A New Handbook of Political Science

By Robert E. Goodin; Hans-Dieter Klingemann | Go to book overview

Chapter 4
Political Institutions: An Overview

Bo Rothstein


I Introduction

AMONG political scientists the basic understandings of the origins of any kind of formalized political power come in two different variants. The first, we can call it the "good" or "democratic" or "community-based" type, embodies the following story. A group of people share some common characteristics. They live in the same area, for example, or they work at the same place, or they are dependent on the same type of natural resources. In their daffy lives, they soon discover that they have not only individual interests but also a number of common interests. As a geographical community, they realize a common need for laws regulating conflicts about property and other types of individual rights, and for the effective enforcement of such laws. Or they discover a need for an organization to pursue their common interests of better wages and working conditions, or a need to regulate use of natural resources to avoid "the tragedy of the commons" ( Hardin 1982; Ostrom 1990). So, they get together as equals and form an organization to solve their collective interests, which is to say, they form a government. Or, per the other two examples, they establish a union or an economic co-operative of some kind--which from this perspective are to be seen as just different sorts of governments.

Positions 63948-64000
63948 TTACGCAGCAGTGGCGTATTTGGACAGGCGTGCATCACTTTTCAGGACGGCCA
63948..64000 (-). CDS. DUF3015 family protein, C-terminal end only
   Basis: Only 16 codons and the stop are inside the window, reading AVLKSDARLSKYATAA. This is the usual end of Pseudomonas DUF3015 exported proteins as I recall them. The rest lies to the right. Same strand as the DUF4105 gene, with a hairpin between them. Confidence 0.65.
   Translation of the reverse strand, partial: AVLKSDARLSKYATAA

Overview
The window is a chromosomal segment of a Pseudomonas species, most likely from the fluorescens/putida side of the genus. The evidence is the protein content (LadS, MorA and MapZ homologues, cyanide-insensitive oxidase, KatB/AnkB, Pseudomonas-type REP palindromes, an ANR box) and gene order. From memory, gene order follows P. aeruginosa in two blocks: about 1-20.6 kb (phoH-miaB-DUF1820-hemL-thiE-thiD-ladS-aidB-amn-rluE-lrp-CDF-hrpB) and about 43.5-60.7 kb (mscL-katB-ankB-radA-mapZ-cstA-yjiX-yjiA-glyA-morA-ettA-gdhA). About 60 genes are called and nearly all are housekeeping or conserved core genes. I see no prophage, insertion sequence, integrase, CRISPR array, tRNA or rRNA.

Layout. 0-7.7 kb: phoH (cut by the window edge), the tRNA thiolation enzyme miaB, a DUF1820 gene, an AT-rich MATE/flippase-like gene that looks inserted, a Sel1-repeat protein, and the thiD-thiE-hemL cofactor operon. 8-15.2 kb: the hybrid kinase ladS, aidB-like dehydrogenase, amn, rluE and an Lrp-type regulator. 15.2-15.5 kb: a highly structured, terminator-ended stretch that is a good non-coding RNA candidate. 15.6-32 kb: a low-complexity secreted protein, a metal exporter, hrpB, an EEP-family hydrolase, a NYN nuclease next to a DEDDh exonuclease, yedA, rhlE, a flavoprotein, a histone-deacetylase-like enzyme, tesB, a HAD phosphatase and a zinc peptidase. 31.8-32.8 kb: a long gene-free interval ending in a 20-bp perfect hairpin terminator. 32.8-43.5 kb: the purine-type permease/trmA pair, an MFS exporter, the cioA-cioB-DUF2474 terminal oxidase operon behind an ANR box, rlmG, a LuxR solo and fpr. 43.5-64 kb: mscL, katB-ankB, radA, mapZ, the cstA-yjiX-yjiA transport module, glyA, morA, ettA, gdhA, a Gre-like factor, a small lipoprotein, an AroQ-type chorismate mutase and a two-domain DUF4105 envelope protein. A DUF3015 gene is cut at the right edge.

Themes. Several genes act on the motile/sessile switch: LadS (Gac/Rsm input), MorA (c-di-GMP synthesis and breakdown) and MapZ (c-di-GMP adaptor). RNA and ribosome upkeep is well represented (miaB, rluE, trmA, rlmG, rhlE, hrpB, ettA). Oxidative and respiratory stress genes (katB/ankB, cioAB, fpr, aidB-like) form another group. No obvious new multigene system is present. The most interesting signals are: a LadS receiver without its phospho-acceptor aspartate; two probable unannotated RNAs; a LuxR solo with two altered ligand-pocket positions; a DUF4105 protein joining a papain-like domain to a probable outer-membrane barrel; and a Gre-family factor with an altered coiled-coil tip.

In all three cases, the members of the community soon discover that, in order to pursue their common interests, they need four basic types of political institutions. One type of institution is needed for making collectively binding decisions about how to regulate the common interests (a rule- making institution). A second type of institution is needed for implementing these decisions (rule-applying institutions). A third sort of institution

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